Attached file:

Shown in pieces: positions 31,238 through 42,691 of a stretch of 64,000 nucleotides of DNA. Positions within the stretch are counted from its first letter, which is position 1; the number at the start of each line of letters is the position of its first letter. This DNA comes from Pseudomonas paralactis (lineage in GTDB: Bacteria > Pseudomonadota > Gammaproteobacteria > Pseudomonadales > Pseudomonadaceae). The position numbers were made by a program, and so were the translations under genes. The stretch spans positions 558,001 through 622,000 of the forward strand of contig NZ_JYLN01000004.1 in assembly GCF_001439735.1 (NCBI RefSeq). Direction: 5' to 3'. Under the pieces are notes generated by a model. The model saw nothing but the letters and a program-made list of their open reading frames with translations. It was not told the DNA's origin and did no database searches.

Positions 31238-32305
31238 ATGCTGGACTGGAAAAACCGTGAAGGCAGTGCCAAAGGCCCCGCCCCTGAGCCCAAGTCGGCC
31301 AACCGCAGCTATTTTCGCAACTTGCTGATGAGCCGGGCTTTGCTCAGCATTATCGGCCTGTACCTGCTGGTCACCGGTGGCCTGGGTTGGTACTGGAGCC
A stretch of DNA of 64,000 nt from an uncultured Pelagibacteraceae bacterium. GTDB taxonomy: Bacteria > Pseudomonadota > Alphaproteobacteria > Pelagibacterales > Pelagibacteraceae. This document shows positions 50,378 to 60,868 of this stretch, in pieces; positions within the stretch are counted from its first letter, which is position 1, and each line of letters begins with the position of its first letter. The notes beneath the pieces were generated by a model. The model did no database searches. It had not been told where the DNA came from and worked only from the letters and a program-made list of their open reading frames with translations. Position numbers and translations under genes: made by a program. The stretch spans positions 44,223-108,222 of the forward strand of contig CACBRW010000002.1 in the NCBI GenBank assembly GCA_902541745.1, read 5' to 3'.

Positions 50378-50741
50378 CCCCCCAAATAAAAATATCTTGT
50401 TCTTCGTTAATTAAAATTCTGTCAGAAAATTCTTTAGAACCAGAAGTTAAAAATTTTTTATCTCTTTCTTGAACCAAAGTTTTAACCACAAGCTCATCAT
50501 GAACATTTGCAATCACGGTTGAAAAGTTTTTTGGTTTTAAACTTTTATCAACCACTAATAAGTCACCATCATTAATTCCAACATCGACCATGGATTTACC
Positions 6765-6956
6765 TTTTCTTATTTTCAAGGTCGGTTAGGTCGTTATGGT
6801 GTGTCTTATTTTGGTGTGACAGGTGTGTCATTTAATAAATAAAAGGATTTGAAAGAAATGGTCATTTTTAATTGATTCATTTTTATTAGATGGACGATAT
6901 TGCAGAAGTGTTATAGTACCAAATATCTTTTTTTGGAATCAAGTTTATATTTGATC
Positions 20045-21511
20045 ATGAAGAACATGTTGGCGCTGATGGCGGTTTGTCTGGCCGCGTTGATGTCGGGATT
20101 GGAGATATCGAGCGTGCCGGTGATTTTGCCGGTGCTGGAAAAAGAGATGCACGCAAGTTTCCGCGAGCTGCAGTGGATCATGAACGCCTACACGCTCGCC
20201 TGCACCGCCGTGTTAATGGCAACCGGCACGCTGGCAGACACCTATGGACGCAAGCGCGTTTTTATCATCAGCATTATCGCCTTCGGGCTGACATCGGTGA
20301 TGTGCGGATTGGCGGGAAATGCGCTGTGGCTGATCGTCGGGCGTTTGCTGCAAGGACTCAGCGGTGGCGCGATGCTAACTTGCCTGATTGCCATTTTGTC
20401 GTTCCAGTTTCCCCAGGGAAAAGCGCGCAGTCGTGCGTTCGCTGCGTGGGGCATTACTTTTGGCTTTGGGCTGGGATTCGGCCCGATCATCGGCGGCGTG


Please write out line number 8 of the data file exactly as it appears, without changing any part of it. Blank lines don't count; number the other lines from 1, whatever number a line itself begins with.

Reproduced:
50401 TCTTCGTTAATTAAAATTCTGTCAGAAAATTCTTTAGAACCAGAAGTTAAAAATTTTTTATCTCTTTCTTGAACCAAAGTTTTAACCACAAGCTCATCAT